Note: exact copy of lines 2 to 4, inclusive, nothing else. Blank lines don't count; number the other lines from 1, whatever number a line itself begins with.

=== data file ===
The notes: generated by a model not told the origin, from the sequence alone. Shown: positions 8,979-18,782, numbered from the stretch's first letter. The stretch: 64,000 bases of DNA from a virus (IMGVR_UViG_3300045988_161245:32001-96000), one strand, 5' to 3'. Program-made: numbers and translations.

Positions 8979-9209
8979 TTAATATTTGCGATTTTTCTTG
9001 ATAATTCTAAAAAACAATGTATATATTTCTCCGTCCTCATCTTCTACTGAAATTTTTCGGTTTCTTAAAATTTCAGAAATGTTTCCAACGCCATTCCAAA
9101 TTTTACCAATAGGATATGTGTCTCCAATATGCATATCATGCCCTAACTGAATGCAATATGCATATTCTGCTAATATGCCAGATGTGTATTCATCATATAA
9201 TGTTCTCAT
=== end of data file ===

Positions 8979-9209
8979 TTAATATTTGCGATTTTTCTTG
9001 ATAATTCTAAAAAACAATGTATATATTTCTCCGTCCTCATCTTCTACTGAAATTTTTCGGTTTCTTAAAATTTCAGAAATGTTTCCAACGCCATTCCAAA